Hugh Adami, Ottawa Citizen
Published on: July 17, 2015
Stephane Parisien was pretty miffed earlier this month when he showed up at the Service Ontario franchise on St Joseph Blvd in Orleans and saw that it didn’t have an automatic door for access by the disabled.
Stephane Parisien got an apology from the Ontario government, but the disabled man who uses a wheelchair hopes it wasnt just lip service.
Parisien, 41, went to the ServiceOntario centre in Orléans a couple of weeks ago to renew his drivers licence and plates, and was mighty miffed that the entrance was not equipped with an automated door. Either with a push of a button or a motion detector, an automated door would have made the entrance accessible without having to depend on someone to hold it open for him.
It really shows you the folks involved in building these locations are not sitting in a wheelchair or disabled in one way or another, wrote Parisien in an email to various politicians, bureaucrats and the media.
He says the answer he got from a clerk in the ServiceOntario outlet after he got inside well, its not the law only raised his blood pressure.
True, its not the law as the building that houses the ServiceOntario outlet, which moved there from its former location next door in 2012, was only renovated before the move, and, as the Ministry of Municipal Affairs and Housing explains, accessibility standards generally apply to newly constructed buildings or those undergoing extensive renovation.
The 2012 Building Code requires that entrances to most buildings to which the public is likely to have access have power door operators, says a ministry spokesman in an email to The Public Citizen. But as the outlet at 2864 St. Joseph Blvd. was an existing building when the outlet moved there, an automated entrance was not required.
And even though the Ministry of Government and Consumer Services tells Parisien in its email reply this week that new standards came into effect last Jan. 1 requiring automated doors in a wider range of buildings, including multi-unit residential the rules again only apply to new construction.
Law or not, theres another hitch. The Orléans outlet is like many others in Ontario under contract with the province and run by an independent operator who delivers various services on the governments behalf. Essentially a franchisee, the operator is responsible for staffing and the premises.
Though all publicly operated ServiceOntario outlets are barrier free, the Accessibility for Ontarians with Disabilities Act (2005) does not require independent providers to install automated doors at their buildings. In an email to the Citizen, the ministry says it is exploring options so that accessibility concerns are proactively addressed in all ServiceOntario offices.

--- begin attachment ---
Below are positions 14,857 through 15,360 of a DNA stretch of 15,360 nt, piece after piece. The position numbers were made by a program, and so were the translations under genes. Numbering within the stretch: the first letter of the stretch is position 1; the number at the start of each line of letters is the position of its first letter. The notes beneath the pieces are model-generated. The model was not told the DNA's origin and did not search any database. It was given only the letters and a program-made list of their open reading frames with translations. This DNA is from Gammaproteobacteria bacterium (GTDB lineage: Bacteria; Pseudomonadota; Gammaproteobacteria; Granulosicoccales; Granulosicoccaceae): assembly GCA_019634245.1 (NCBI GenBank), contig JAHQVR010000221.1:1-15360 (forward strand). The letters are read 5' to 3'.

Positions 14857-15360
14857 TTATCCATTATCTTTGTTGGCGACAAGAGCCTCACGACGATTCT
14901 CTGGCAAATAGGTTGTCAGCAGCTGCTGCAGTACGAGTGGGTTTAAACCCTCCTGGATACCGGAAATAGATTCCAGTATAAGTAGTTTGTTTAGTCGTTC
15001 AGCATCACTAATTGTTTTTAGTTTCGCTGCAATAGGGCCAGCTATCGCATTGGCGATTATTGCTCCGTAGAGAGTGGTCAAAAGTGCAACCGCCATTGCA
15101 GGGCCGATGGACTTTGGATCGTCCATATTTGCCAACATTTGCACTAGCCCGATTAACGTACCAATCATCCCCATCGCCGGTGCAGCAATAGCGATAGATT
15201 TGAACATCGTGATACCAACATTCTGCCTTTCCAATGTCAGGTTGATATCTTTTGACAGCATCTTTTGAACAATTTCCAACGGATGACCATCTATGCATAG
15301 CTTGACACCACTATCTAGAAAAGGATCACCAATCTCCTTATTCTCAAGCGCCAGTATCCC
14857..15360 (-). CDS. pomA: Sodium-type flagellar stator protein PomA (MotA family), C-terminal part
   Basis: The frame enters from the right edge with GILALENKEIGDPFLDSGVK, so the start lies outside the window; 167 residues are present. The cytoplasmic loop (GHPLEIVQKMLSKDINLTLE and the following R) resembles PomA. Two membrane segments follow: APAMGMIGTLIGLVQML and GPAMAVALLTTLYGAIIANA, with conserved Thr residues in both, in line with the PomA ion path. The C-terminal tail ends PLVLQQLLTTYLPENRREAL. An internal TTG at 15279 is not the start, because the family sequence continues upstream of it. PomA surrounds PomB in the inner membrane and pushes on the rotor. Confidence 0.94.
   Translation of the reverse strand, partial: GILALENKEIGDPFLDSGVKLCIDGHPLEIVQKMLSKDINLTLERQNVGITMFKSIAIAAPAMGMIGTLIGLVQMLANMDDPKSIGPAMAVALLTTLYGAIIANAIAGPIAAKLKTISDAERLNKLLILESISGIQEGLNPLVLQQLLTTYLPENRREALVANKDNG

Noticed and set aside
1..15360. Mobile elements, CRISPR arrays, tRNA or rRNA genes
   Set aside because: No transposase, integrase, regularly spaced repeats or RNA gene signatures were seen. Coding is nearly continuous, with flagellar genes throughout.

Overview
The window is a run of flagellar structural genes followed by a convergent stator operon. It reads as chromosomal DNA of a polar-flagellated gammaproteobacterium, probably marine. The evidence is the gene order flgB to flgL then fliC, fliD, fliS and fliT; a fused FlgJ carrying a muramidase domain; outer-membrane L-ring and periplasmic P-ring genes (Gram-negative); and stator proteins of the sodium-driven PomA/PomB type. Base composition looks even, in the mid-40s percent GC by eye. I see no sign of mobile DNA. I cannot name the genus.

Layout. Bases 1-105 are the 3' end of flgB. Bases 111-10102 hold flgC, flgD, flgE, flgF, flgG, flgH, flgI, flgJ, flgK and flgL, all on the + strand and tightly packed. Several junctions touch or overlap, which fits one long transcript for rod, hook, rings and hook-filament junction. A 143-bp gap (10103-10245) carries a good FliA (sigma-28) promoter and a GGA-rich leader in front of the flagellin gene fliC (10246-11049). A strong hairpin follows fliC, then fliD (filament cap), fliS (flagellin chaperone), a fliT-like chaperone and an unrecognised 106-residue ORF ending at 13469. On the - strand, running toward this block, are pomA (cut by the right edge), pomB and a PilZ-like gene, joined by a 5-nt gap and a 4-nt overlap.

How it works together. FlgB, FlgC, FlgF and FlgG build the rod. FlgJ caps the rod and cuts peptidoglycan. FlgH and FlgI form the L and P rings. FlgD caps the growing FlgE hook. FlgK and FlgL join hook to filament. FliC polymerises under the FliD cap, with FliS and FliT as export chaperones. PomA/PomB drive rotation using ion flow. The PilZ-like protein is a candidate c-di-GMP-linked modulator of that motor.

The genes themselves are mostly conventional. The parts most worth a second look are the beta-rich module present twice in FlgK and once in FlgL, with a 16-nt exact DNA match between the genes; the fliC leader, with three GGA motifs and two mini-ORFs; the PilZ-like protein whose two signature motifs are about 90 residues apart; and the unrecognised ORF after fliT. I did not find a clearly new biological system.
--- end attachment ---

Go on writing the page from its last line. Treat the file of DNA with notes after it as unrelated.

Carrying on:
Why not just write the requirement into contracts with private operators as they come up? Or just inform them that the government wants the automated doors installed now as a sign of good faith for future contract negotiations.
In its email to Parisien, the ministry says Ontarios landmark legislation the first among the provinces recognizes that accessibility is important in making sure persons with disabilities have full access to every aspect of political, social, economic and cultural life. We are committed to ensuring that all our customers have appropriate access to the products and services we deliver.
For his part, Orléans ServiceOntario operator Denis Brault feels Parisiens reaction was a bit overblown. He says his premises is already equipped a number of accessibility features, including a depressed curb near the entrance for people in wheelchairs and scooters, a lower counter and accessible washrooms.
Brault says when people in wheelchairs, scooters or walkers arrive at his outlet, staff working near the entrance move quickly to open the door. And Brault says the outlet is often so busy that customers going in and out always hold the door open for those who require that help. Weve never had issues.
In Parisiens case, it was his mother who ended up holding the door open for him, but the federal public servant says that is beside the point. Parisien, who has suffered from rheumatoid arthritis since he was 16 and has little flexibility or mobility in his joints, says he would welcome Brault to talk to him about accessibility for the disability.
Brault says one reason he opted for a non-automated door was due to concerns that an automated one opens and closes slowly, allowing more cold air during winter months to come inside.
But the good news is that Brault will eventually install an automated door. He wouldnt say when, but he acknowledges that though there had never been any problems until Parisien complained, an automated door would be more convenient for the disabled.